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It could have been a perfect spring day in May back in Iowa.

It wasn’t.

It was a perfect spring day in God only knew what month on a planet light years from Earth.

"A difference which makes no difference is no difference."

Captain James T. Kirk of the U.S.S. Enterprise recalled Spock’s words as he let the golden sunshine play over his face. He hadn’t been this relaxed in--what, years? Even though it was all an illusion, it was all too easy to be seduced by the realness of it all.

Kirk sighed wistfully as he strolled along the trail. The lake reminded him so much of the fishing hole back on the Kirk farm in Iowa that he half-expected to see the old farmhouse on the other side of the hill. He had spent many a lazy, sun-dappled afternoon at that lake fishing with his grandfather, Samuel Kirk.


A lump formed in his throat as he thought of the stocky old man he had idolized as a young boy. The last time he had seen Pop alive was after his graduation from the Academy, just before he left for the Farragut. They had hugged ferociously, as if each of them knew they’d never see each other again...

He still missed Pop, to this day.

Those had been great times. Sometimes, when he was a little boy, he would get bored and fidgety and skip stones across the water, and catch twenty kinds of Hell from Pop. It was only later, as he grew older, that he realized half the fun of going fishing was the chance to just sit and be with Pop, and to talk.

His eyes lit on a perfectly flat stone lying at the edge of the path. With a mischievous smile, he picked it up and tossed it. The rock skipped once, twice, three times, four, five, six...

"Hey, Ti – how many times do I have to tell you, goldurnit? Don’t throw rocks--you’ll scare the fish away!"

Kirk felt the blood drain from his face.

That voice--it can’t be!

No one had ever called him Ti, except...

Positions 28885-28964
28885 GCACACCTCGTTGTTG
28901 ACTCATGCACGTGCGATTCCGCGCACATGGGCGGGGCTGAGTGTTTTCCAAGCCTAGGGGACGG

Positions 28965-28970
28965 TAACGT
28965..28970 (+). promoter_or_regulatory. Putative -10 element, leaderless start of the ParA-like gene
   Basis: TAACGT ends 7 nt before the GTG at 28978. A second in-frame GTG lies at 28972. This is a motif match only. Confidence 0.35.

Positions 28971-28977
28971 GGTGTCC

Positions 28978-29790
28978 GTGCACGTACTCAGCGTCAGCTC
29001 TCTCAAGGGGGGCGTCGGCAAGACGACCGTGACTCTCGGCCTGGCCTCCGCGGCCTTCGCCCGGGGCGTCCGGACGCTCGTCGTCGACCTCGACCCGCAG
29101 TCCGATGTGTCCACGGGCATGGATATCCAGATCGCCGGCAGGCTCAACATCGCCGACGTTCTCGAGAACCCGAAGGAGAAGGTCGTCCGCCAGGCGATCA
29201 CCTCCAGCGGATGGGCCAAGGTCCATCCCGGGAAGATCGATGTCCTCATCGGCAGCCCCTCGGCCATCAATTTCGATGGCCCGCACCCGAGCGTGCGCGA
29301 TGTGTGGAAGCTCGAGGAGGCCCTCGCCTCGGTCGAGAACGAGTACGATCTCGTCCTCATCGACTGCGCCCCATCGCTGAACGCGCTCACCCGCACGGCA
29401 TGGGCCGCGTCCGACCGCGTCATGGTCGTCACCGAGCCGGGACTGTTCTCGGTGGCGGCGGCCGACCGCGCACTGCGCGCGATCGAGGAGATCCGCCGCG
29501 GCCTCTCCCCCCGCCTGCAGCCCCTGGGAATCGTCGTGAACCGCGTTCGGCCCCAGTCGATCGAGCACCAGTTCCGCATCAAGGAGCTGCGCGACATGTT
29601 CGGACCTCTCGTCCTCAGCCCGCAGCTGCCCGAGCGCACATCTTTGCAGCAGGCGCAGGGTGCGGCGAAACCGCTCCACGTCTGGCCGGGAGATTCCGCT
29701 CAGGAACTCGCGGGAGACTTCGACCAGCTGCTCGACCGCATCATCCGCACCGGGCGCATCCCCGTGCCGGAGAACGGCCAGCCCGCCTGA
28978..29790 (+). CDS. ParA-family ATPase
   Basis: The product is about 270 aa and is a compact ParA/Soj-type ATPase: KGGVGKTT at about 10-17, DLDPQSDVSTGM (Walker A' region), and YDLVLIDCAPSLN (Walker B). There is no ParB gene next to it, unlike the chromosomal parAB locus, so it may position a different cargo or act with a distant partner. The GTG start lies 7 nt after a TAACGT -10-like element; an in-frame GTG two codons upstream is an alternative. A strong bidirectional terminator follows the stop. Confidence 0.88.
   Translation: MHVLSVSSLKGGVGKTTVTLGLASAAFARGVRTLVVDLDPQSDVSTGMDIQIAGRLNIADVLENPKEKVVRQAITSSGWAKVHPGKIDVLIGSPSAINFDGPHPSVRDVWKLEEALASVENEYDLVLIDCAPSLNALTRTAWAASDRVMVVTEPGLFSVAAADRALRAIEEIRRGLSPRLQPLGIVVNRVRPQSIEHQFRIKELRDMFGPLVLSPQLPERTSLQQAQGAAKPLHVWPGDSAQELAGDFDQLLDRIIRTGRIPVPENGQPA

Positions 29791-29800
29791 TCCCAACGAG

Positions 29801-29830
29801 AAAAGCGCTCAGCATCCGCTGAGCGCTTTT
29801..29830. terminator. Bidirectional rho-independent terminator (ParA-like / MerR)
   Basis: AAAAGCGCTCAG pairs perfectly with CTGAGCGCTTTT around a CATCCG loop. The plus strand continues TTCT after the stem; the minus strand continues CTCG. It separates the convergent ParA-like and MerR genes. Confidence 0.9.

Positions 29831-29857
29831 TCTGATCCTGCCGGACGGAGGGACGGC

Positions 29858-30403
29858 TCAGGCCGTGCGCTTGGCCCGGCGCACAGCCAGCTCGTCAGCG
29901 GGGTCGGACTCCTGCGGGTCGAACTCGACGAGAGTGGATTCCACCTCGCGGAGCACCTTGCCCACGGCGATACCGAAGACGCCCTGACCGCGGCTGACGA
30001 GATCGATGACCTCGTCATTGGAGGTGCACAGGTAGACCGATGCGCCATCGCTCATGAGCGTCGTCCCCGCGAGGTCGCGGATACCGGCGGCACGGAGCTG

He lifted his eyes slowly, and his mouth sagged open.

There he was, sitting on the battered but sturdy old dock on the other side of the lake, just as he had on that last day before Jim had left for the Academy. Wearing that "go-to-Hell" goofy-assed hat with the lures clipped to it, the same old worn fishing vest, flannel shirt and jeans. A smile split his seamed, leathery face.

They had buried the old man in his fishing outfit.


"Well, don’t just stand there, boy! The fish are bitin’! I already got your gear over here."

This couldn’t be! The beloved old man he called "Pop" had been long gone for three decades, resting forever on a hillside on the farm, under a majestic old oak tree.

James T. Kirk stepped slowly, tentatively forward, as if the illusion would burst at any moment, like a soap bubble in the breeze. He didn’t want it to burst. He held his breath "Pop?"

His voice was a strangled whisper.

He was still there.

Kirk began to jog, then to run. "Pop!"

He circled the lake quickly, sprinting over the dirt path now, pounding up the rickety wooden ramp with the plank missing. As he closed in on his grandfather, he could smell the overpowering scent of the cheap aftershave the old man had worn for as long as Kirk could remember. He could see Pop’s favorite worn, blue flannel shirt with the top button missing.

Then he crushed Samuel Kirk to him in a bear hug, fighting back tears. "Pop!"

His grandfather returned the hug and patted him on the back, seemingly embarrassed.

"Whoa, boy, what’s this?" his gravelly voice barked. "You act like you ain’t seen me in thirty years."

That’s just about right, Kirk thought.

All the reservations he had felt about the illusory nature of this planet faded from his mind. He didn’t care that this couldn’t possibly be his grandfather. He wanted this – badly. He was more than willing to suspend his disbelief for a while.

"A difference which makes no difference is no difference..."

Other heroes would have to watch over the galaxy for the time being. He'd done his share, defeating the Kelvan invasion fleet. The Enterprise had stopped off at Omicron Delta V for a brief respite before returning to Earth.

Right now, he was goin’ fishin’ with his grandpa!

Pop handed him his rod and reel, his old vest, and...

It couldn’t be!

It was his old Iowa Hawkeyes ball cap, which he had always worn to keep off the sun when he had gone fishing. He’d carelessly left it lying in a tool shed a few weeks before he was to ship out to Starfleet Academy, and Garth the barn cat had a field day shredding it to ribbons.

Everything was perfect down to the last detail--even the sweat stain on the underside of the bill. Kirk loosened the adjustable sizing band and jammed the cap on his head.